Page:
When I arrived in Sweden I was wondering about customs and passport control. I stopped at
one counter and the officer asked where I came from. After I responded “Finland”, he said
go on. That was it. Went through the next door and I was standing in the terminal under
the International Arrivals sign. The ride to the hotel didn’t appear so I caught a taxi
into town; Gotëborg airport is twenty-five
kilometers from the city center.
Gotëborg is located on a river in western Sweden and is a port for ferries to Denmark.
There always seems to be one moving somewhere on the river.
After a nap at the hotel I took a river taxi/ferry to the city center; great ride and
only 15 SEK (1.50 USD). If you don’t have much time take the ferry both ways for 30 SEK
for a mini tour of Gotëborg. The north side of the river has a lot of apartment buildings
built in the last ten years. I walked through the
Gallerian - the “largest shopping center in Sweden” - and along a shopping street
for about six blocks to the canal which surrounds downtown Gotëborg. The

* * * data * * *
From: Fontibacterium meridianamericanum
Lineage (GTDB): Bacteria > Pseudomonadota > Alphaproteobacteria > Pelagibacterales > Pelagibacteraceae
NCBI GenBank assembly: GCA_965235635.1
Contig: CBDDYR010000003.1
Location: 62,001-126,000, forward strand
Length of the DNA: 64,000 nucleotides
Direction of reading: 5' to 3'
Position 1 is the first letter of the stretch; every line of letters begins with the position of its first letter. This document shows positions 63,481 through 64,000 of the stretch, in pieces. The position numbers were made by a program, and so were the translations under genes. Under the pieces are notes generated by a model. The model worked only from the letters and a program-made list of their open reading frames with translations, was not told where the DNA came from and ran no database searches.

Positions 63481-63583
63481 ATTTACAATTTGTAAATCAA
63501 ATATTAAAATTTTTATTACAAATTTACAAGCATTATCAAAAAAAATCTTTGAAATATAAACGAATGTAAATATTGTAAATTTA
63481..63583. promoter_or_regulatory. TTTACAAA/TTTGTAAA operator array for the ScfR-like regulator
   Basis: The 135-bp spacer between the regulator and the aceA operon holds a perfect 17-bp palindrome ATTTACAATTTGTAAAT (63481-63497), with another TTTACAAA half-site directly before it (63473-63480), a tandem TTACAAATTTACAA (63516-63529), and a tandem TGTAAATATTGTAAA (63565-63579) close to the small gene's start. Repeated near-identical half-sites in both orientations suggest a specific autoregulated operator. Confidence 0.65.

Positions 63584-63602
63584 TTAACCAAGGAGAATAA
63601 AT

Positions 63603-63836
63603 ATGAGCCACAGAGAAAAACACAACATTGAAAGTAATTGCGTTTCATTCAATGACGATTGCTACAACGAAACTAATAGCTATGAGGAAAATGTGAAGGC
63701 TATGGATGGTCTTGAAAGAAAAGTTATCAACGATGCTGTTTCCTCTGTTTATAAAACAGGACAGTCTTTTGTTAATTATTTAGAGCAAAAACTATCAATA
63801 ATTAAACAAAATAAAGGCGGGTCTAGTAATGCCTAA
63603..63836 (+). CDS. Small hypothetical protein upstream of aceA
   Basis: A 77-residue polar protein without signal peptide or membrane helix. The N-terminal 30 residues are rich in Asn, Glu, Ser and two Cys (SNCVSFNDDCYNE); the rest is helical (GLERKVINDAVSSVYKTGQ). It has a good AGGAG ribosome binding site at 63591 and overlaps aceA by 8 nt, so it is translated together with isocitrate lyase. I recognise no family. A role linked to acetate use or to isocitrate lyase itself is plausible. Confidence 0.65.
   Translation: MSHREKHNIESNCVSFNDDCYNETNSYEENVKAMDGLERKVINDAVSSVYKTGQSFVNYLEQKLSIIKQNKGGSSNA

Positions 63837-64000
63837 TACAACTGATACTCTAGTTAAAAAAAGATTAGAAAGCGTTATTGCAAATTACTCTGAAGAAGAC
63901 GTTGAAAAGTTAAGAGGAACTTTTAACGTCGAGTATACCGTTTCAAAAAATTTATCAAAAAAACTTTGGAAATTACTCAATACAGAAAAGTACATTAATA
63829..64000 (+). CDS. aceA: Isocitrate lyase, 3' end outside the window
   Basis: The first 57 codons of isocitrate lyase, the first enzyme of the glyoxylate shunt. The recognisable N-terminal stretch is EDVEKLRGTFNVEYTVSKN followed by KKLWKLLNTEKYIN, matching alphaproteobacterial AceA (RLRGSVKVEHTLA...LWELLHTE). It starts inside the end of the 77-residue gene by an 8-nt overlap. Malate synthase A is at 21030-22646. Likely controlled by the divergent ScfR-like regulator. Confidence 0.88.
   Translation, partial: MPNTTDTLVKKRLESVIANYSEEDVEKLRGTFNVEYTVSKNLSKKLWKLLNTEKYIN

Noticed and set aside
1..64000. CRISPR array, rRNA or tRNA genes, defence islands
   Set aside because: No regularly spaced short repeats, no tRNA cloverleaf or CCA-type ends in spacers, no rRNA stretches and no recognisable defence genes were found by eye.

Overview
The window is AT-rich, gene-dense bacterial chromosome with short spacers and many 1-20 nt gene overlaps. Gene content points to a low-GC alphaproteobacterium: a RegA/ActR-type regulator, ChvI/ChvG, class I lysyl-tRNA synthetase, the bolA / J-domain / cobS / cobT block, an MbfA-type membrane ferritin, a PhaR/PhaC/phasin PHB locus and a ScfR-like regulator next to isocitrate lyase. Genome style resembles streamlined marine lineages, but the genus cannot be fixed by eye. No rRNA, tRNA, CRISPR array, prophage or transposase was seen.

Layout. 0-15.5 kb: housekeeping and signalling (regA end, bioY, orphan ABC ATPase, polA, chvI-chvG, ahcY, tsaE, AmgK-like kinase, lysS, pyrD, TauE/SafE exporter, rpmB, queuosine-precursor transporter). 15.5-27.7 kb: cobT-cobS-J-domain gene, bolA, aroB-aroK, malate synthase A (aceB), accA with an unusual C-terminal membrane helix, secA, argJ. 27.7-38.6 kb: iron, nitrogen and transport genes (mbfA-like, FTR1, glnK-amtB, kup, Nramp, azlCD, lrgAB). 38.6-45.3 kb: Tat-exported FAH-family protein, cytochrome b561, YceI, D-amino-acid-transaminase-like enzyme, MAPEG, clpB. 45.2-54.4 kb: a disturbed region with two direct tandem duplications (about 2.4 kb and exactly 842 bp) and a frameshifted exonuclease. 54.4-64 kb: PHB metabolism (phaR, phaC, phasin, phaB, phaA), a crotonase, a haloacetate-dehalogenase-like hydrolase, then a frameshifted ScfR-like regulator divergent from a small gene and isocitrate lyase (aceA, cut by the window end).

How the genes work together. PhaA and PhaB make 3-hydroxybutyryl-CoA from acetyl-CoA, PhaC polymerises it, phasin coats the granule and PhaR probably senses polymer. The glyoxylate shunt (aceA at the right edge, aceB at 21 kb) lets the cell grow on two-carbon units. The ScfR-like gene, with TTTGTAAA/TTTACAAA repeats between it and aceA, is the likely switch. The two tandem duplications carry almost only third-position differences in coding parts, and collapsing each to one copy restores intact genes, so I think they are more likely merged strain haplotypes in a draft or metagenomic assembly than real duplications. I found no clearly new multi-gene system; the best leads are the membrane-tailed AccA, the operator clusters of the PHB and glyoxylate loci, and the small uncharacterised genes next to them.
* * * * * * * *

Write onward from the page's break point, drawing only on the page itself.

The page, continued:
canal boat ride lasted an hour and circled the island formed by the canal.
Some of the bridges are so low that you have to lie down in your seat to
clear the bridge. Then we went onto the river. Gotëborg was a major shipbuilding
and repair center until the 1980’s. Only the floating dry docks seem to
do any business now. One of the left-over items is an eighty-four meter
tall rolling crane; although not used for ship building or repair any longer,
you can climb to the top for a good view of the city or to bungee-jump.
The boat tour is a capsule of Gotëborg’s history since you pass by the
old shipping warehouses, parks, shipyards, historical buildings and along